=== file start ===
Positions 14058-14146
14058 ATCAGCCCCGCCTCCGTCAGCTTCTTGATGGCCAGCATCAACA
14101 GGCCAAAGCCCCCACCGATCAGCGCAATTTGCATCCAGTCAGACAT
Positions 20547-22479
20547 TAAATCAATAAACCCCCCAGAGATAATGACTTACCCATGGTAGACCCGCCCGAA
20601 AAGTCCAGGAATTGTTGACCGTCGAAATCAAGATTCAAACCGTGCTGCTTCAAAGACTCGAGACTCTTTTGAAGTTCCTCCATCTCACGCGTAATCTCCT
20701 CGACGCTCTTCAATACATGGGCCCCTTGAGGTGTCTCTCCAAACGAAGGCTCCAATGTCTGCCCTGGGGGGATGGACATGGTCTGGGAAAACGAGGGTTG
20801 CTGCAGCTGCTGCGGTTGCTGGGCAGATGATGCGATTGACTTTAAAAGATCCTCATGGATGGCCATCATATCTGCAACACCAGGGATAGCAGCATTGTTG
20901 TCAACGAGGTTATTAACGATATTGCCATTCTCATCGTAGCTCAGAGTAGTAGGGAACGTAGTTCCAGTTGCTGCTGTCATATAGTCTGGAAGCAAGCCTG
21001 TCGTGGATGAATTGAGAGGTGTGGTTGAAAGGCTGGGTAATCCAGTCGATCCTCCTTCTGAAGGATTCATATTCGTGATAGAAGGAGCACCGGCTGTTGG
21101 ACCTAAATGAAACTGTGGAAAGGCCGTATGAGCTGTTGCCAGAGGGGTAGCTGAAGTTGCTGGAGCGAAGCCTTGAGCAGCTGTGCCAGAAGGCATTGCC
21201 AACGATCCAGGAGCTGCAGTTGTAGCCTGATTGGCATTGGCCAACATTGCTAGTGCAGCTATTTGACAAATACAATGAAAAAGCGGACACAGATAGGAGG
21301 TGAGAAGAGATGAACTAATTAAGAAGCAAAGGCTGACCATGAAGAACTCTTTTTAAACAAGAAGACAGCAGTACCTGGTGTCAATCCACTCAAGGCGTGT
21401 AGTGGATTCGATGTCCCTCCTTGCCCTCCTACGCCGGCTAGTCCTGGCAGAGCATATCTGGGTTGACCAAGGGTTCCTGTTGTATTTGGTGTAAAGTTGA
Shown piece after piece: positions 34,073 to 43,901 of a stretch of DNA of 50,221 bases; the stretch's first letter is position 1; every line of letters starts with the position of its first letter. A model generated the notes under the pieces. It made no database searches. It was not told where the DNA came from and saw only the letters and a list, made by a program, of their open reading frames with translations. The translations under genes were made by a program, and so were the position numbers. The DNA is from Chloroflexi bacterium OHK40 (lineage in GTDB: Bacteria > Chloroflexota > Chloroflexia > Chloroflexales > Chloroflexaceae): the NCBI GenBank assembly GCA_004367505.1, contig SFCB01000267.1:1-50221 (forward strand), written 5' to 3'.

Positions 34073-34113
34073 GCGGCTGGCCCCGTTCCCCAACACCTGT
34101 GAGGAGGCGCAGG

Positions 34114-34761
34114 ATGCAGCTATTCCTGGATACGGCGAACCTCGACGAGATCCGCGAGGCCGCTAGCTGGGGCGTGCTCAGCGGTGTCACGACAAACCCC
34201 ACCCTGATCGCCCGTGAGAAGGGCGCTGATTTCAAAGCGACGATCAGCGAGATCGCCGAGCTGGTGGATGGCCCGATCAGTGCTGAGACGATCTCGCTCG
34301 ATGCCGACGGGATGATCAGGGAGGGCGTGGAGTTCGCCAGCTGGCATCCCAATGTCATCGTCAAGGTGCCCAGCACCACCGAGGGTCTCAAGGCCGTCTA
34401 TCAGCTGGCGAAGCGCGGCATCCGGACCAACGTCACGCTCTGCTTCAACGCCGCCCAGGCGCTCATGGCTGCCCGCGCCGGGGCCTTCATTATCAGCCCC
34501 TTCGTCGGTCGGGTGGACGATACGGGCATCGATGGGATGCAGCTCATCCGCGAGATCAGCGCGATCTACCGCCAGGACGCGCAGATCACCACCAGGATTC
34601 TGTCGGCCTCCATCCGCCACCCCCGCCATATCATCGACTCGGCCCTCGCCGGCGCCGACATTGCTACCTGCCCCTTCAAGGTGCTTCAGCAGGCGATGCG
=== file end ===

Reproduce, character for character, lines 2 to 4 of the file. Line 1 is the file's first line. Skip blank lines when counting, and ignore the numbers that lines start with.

14058 ATCAGCCCCGCCTCCGTCAGCTTCTTGATGGCCAGCATCAACA
14101 GGCCAAAGCCCCCACCGATCAGCGCAATTTGCATCCAGTCAGACAT
Positions 20547-22479